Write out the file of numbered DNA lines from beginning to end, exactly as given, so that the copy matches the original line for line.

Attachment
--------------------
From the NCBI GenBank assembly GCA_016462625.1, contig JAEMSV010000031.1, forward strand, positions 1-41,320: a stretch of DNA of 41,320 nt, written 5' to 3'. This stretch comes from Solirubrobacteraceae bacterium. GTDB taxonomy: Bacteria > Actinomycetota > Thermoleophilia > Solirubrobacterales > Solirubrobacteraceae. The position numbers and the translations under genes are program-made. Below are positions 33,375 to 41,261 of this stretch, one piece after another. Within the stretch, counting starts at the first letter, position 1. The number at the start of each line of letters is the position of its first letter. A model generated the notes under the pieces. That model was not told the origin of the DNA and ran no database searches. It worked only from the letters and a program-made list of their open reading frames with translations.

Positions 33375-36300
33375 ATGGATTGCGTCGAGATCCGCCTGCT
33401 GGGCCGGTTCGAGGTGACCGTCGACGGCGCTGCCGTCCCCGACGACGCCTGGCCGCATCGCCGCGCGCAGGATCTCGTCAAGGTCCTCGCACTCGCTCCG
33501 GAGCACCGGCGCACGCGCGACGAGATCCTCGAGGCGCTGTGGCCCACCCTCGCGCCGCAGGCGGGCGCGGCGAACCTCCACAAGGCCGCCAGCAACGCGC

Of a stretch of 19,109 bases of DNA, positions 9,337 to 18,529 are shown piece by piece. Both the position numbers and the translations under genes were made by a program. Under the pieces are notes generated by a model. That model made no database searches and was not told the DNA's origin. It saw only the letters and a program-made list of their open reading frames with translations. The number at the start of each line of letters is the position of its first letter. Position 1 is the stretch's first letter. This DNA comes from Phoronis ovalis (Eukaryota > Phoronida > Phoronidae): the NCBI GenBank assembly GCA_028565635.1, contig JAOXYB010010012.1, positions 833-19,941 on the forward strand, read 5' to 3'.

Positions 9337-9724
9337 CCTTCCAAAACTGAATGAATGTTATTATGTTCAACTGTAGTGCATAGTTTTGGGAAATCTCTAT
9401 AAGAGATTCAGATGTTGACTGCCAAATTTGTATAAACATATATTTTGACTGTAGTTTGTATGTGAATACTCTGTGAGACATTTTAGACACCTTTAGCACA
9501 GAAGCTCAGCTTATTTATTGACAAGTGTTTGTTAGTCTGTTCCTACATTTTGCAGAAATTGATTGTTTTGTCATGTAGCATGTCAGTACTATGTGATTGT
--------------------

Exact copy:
From the NCBI GenBank assembly GCA_016462625.1, contig JAEMSV010000031.1, forward strand, positions 1-41,320: a stretch of DNA of 41,320 nt, written 5' to 3'. This stretch comes from Solirubrobacteraceae bacterium. GTDB taxonomy: Bacteria > Actinomycetota > Thermoleophilia > Solirubrobacterales > Solirubrobacteraceae. The position numbers and the translations under genes are program-made. Below are positions 33,375 to 41,261 of this stretch, one piece after another. Within the stretch, counting starts at the first letter, position 1. The number at the start of each line of letters is the position of its first letter. A model generated the notes under the pieces. That model was not told the origin of the DNA and ran no database searches. It worked only from the letters and a program-made list of their open reading frames with translations.

Positions 33375-36300
33375 ATGGATTGCGTCGAGATCCGCCTGCT
33401 GGGCCGGTTCGAGGTGACCGTCGACGGCGCTGCCGTCCCCGACGACGCCTGGCCGCATCGCCGCGCGCAGGATCTCGTCAAGGTCCTCGCACTCGCTCCG
33501 GAGCACCGGCGCACGCGCGACGAGATCCTCGAGGCGCTGTGGCCCACCCTCGCGCCGCAGGCGGGCGCGGCGAACCTCCACAAGGCCGCCAGCAACGCGC

Of a stretch of 19,109 bases of DNA, positions 9,337 to 18,529 are shown piece by piece. Both the position numbers and the translations under genes were made by a program. Under the pieces are notes generated by a model. That model made no database searches and was not told the DNA's origin. It saw only the letters and a program-made list of their open reading frames with translations. The number at the start of each line of letters is the position of its first letter. Position 1 is the stretch's first letter. This DNA comes from Phoronis ovalis (Eukaryota > Phoronida > Phoronidae): the NCBI GenBank assembly GCA_028565635.1, contig JAOXYB010010012.1, positions 833-19,941 on the forward strand, read 5' to 3'.

Positions 9337-9724
9337 CCTTCCAAAACTGAATGAATGTTATTATGTTCAACTGTAGTGCATAGTTTTGGGAAATCTCTAT
9401 AAGAGATTCAGATGTTGACTGCCAAATTTGTATAAACATATATTTTGACTGTAGTTTGTATGTGAATACTCTGTGAGACATTTTAGACACCTTTAGCACA
9501 GAAGCTCAGCTTATTTATTGACAAGTGTTTGTTAGTCTGTTCCTACATTTTGCAGAAATTGATTGTTTTGTCATGTAGCATGTCAGTACTATGTGATTGT